Spud’s Quest – Review

developed by Chris Davis

I remember the days when games were less about distractions, smoke and mirrors, and slick next gen graphics, and were much more about engaging players through thoughtful gameplay and modest but charming low-res graphics… even if the game happened to be a somewhat challenging adventure / platformer experience.  I think the developer of Spud’s Adventure, Chris Davis, also remembers that era when games were fun simply because of the imagination that was involved in creating a game that many-a-gamer would now call a classic style of game, or simply retro.  The term retro comes up often nowadays, but I think it best describes that feeling that most of us gamers get when a sense of nostalgia engulfs us while playing through a game that shares that similar entertaining and fun feeling that we had while playing the games that were so enjoyable back when we were young.

Spud’s Quest does bring a lot of fond memories back and will be especially memorable to gamers who are old enough to remember such classics as The Fantastic Dizzy series of games, and even games like Metroid for the old NES.  In fact, Spud’s Quest shares a number of similarities with the Dizzy games but does more than enough to feel like it’s own unique world while paying tribute to such classics.  The gameplay and level design would feel right at home on an old computer or the NES (Nintendo Entertainment System) and SMS (Sega Master System).  It all feels as if it was crafted by a gamer for gamers, and that’s something that I truly appreciate in a game, no matter what type of game it is or the genre that it belongs to.

Spud’s Quest Starts off like many “save the helpless princess” stories do.  Thankfully, the story also has a sense of humour about it.  One day, Spud is woken up from a strange dream involving a desperate plea for help.  His wake-up call, a frog that has crashed through the roof of his house.  The frog turns out to be none other than Prince Charming, and he requests that Spud help change him back into his original charming, witty, and overly obnoxious old self.  Apparently, the prince was turned into a frog by an evil old wizard, and it’s up to Spud and his new found friend to set out and discover what his strange dream was all about, while also searching for the evil wizard and a means to break the curse that was placed on the young prince.  Perhaps these strange events are connected in some way.Gameplay:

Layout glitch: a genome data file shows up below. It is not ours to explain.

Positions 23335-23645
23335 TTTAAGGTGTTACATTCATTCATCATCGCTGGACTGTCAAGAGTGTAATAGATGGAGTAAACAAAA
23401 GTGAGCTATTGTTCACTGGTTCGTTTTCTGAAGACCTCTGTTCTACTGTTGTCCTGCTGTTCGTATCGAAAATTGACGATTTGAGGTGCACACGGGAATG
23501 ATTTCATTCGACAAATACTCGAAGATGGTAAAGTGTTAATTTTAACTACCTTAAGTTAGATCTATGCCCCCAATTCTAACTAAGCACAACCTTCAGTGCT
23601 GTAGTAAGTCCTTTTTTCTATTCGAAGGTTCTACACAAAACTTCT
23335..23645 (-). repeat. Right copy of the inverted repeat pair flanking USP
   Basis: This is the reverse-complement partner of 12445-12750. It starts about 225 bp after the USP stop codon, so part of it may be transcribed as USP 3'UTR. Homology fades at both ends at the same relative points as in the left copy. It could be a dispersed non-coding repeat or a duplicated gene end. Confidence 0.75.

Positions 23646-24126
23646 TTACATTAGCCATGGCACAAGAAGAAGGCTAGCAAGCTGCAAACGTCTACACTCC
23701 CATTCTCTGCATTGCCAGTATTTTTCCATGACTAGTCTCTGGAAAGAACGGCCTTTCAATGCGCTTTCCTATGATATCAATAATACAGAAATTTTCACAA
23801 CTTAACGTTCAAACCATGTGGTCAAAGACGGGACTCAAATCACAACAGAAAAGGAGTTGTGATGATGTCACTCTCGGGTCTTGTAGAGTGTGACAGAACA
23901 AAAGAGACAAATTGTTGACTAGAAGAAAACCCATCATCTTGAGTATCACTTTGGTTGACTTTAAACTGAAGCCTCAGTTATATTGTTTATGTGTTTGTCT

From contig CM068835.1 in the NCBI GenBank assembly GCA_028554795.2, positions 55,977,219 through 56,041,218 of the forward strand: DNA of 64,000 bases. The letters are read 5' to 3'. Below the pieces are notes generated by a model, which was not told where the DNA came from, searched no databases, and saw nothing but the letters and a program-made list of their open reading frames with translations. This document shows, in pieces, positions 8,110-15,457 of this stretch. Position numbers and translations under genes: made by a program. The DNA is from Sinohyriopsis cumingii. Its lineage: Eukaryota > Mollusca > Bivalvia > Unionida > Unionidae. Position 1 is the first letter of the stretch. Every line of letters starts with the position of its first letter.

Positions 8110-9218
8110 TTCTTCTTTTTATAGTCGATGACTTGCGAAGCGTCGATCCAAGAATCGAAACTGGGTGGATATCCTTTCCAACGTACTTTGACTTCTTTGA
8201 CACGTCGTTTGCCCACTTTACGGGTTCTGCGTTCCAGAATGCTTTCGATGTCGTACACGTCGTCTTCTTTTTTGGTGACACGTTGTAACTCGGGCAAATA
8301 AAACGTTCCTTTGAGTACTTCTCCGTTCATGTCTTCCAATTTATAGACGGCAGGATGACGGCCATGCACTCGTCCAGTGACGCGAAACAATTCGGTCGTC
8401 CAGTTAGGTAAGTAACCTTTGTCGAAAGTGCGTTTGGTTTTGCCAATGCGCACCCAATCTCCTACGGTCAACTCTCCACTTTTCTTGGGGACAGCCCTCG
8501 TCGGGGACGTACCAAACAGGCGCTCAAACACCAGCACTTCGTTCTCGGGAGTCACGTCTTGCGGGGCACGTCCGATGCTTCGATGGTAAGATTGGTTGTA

The Dizzy series of games go back much further than some people might know.  I remember playing it originally on the old ZX Spectrum.  It was a charming and challenging game even back then, but more so for it’s awful controls which were due to the old Spectrum keypad more than anything else.  The NES version was far more enjoyable because of its great gamepad, more precise controls, and refined gameplay.  But, it was still a very challenging game that happened to be so charming that many gamers couldn’t help but keep playing, even if they found it too difficult and weren’t very good at it.